Add the dough to a well-oiled bowl and cover. Let rise in a warm place for 1½ to 2 hours.
Once it has risen, punch down the dough and place it on a floured surface. Roll out into a large rectangle, at least 12 inches long and 6 inches wide. Brush the dough with the reserved bacon grease.
Make the filling: In a small bowl, combine the brown sugar and cinnamon, then sprinkle it all over top of the dough. Add the crumbled bacon evenly over top. Starting at the bottom, tightly roll the dough up into one long roll. Use a sharp knife to cut the roll into 1-inch pieces. Place the rolls in a baking dish cut-side down and cover, allowing them to rise for 30 minutes. (To make ahead: At this point, place the baking dish with the uncooked rolls in the refrigerator and refrigerate overnight.)
Brush the rolls with melted butter. (To make ahead: Take rolls out of fridge and let them come to room temperature before brushing with butter and placing in oven.) Bake for 25 to 30 minutes until golden and set on top.
Make the glaze: Whisk all glaze ingredients together until smooth and creamy. Mixture may look lumpy at first but just continue to stir and it will come together. If too liquidy, add sugar 1 tablespoon at a time. If too thick, add milk or water 1 teaspoon at a time.
Immediately remove rolls from the oven and pour the glaze over top. Serve.
Source: Adapted from howsweeteats.com
• Dinner •
For the big Christmas feast, try either of these warm, spice-accentuated dishes. The first is a simple side dish that gets a dusting of fresh nutmeg. The second is a Moroccan-flavored stew.
Nutmeg-Scented Onion Gratin
6 medium white or yellow onions (about 2 pounds), peeled and cut horizontally into 3 thick slices
3 tablespoons heavy cream
Freshly grated nutmeg to taste
Salt to taste
½ cup freshly grated Gruyere cheese
Bring a large pot of water to a boil. Salt the water and add the onions. Cook until tender, about 10 minutes. (The slices will separate.) Drain.
In a large bowl, toss the onions with the cream and season generously with nutmeg and salt. Spoon into a shallow gratin dish. The gratin can be prepared several hours in advance, up to this point. Reserve at room temperature.
Preheat the broiler.
Sprinkle the grated cheese over the gratin, place under the broiler and broil until the cheese is melted and golden. Serve immediately.
Serves 6 to 8.
Source: New York Times
Moroccan Chicken Stew
With Sweet Potatoes
¼ cup all-purpose flour
4 boneless, skinless chicken thighs (about 1?½ pounds)
Coarse salt and ground pepper
2 tablespoons olive oil
1 medium onion, diced
1 piece fresh ginger (2 inches long), peeled
1 cinnamon stick
1 (14½-ounce) can reduced-sodium chicken broth
2 medium sweet potatoes (about 1 pound total), peeled and cut into 1-inch chunks
Pinch of saffron (optional)
2 tablespoons fresh lemon juice
Place flour in a wide, shallow bowl. Season chicken with salt and pepper; dredge in flour, shaking off excess. In a 5-quart Dutch oven or heavy pot, heat oil over medium-high. Add chicken, and cook until browned, 4 to 6 minutes per side; transfer to a plate.
Add onion, ginger and cinnamon to pot. Cook, stirring occasionally, until onion starts to soften, 2 to 3 minutes. Return chicken to pot. Add broth, sweet potatoes and, if using, saffron. Bring to a boil; reduce heat and simmer until chicken is cooked through and sweet potatoes are tender, 10 to 15 minutes. Discard ginger and cinnamon. Stir in lemon juice and season stew with salt and pepper.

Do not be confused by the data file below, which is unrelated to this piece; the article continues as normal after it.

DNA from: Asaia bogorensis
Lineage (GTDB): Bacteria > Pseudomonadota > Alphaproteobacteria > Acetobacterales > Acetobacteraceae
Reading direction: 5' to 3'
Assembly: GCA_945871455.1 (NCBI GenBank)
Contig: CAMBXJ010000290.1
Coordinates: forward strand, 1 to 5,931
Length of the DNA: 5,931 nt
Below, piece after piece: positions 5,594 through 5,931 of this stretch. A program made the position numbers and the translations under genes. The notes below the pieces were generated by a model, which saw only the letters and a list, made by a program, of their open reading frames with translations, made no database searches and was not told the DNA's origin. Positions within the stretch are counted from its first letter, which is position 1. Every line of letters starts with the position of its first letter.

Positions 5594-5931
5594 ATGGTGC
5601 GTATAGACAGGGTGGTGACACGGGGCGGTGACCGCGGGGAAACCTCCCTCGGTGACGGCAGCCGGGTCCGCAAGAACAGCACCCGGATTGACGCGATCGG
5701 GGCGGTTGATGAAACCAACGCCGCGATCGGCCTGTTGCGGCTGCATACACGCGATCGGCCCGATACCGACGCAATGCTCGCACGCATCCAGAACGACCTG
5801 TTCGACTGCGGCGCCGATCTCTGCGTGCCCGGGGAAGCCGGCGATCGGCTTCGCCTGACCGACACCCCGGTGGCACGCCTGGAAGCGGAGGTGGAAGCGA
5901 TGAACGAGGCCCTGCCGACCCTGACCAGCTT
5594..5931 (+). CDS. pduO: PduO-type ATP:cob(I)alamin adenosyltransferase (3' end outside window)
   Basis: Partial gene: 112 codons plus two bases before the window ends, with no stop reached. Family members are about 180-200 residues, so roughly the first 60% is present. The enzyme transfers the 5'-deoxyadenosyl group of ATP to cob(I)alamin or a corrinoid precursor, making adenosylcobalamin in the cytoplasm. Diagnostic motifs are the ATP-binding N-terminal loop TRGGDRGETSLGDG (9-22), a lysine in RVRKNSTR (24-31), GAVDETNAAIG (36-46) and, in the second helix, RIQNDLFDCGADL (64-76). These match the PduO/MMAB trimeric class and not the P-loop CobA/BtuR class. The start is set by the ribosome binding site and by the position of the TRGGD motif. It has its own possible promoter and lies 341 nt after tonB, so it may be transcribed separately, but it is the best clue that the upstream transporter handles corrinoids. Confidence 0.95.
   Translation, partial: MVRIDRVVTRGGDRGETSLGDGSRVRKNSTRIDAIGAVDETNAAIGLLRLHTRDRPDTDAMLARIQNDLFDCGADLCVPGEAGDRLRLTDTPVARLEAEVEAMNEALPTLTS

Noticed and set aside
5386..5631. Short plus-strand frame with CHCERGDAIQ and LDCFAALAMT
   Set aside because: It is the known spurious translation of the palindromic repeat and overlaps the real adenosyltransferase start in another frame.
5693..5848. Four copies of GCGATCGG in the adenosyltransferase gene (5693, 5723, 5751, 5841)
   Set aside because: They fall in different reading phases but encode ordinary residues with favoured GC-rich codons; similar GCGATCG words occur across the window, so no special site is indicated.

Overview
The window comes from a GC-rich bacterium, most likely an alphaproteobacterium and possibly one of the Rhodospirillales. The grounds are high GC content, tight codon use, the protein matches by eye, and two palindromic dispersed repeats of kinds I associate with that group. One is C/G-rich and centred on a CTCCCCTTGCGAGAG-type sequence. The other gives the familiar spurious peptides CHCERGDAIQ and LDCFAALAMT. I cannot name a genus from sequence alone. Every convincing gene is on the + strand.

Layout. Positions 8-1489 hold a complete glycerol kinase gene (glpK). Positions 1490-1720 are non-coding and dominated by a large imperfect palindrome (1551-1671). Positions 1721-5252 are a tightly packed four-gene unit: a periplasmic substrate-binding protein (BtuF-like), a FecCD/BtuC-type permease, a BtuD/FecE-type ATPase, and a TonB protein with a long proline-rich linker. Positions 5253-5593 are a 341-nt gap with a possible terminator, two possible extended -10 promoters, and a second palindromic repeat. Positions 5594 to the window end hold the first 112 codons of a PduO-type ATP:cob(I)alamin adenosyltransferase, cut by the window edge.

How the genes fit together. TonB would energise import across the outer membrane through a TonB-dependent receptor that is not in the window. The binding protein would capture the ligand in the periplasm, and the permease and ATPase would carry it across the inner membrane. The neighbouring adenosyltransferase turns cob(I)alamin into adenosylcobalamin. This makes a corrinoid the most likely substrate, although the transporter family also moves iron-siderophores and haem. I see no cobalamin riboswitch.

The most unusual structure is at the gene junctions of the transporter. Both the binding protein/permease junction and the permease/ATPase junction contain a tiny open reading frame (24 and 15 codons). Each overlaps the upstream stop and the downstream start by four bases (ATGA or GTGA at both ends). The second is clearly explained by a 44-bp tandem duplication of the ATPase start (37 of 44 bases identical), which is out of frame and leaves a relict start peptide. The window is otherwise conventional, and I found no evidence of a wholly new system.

Serve chicken stew with some plain couscous and garnish with cilantro, if desired.
Source: Everyday Food
• Dessert •
These two desserts offer something whimsical to counter all the traditional cookies and pies coming out of the kitchen this month. In the first, seasonally appropriate pears are poached in a spice-heavy liquid, then submerged in a cake batter and baked. The second is a simple stovetop pudding that combines chocolate and cinnamon.
Cinnamon Poached Pear Cakes
4 pears, peeled
1 cup sugar
2 cinnamon sticks
2 whole cloves
1 tablespoon allspice
4 cups water
For the cake:
¾ cup superfine sugar
4 tablespoons butter, room temperature
1 teaspoon vanilla extract
¾ cup heavy cream
2 eggs, separated
1 cup ground almonds
¼ cup flour, sifted
1 tablespoon baking powder
Place the pears, sugar, cinnamon, cloves, allspice and water in a large saucepan. Cover and simmer over low heat for 20 minutes, or until the pears are just tender. Remove from the liquid and cool.
Preheat the oven to 350 degrees. Place sugar, butter, vanilla, cream, egg yolks, ground almonds, flour and baking powder in a large mixing bowl and use an electric mixer to beat until smooth. In a small bowl, beat egg whites until soft peaks form. Gently fold whites into the batter and fold until combined.
Spoon the batter into 1½-cup ramekins until half full. Top with a poached pear and press down until pear touches the base and the bottom third is submerged. Bake for 30 minutes, or until filling has firmed up and colored. Remove and cool.
Chocolate Cinnamon Pudding
½ cup unsweetened cocoa powder
½ teaspoon cinnamon
¼ cup cornstarch
2/3 cup plus 1 tablespoon packed brown sugar
2½ cups whole milk
1¼ cups heavy cream, divided
2 teaspoons vanilla extract
1½ cups fresh raspberries, or frozen raspberries, thawed
In a heavy saucepan, combine the cocoa, cinnamon, cornstarch and ? cup of brown sugar. Whisk in the milk and ½ cup of the cream. Over medium-low heat, bring to a boil and cook, stirring constantly, until the pudding is thick and smooth. Remove from heat and stir in the vanilla.
Pour into individual ramekins or a large bowl and press plastic wrap directly onto the surface to prevent a skin from forming.
Whip remaining cream with remaining sugar until soft peaks from. Serve the pudding warm or chilled with the raspberries and whipped cream.
Source: Real Simple
Hot Buttered Rum
2/3 cup packed dark brown sugar
½ cup (1 stick) unsalted butter, room temperature
¼ cup honey
½ teaspoon ground cinnamon
¼ teaspoon ground nutmeg
1/8 teaspoon ground cloves
¾ cup spiced rum
2 cups boiling water
4 sticks cinnamon, for garnish
Using an electric mixer, beat the brown sugar, butter, honey, cinnamon, nutmeg, cloves and salt in a medium bowl until blended and smooth. Transfer the mixture to a 4-cup (or larger) measuring cup. Add the rum and then 2 cups boiling water. Stir until the butter mixture dissolves. Divide the buttered rum among 4 mugs. Garnish with the cinnamon sticks and serve.
Source: Food Network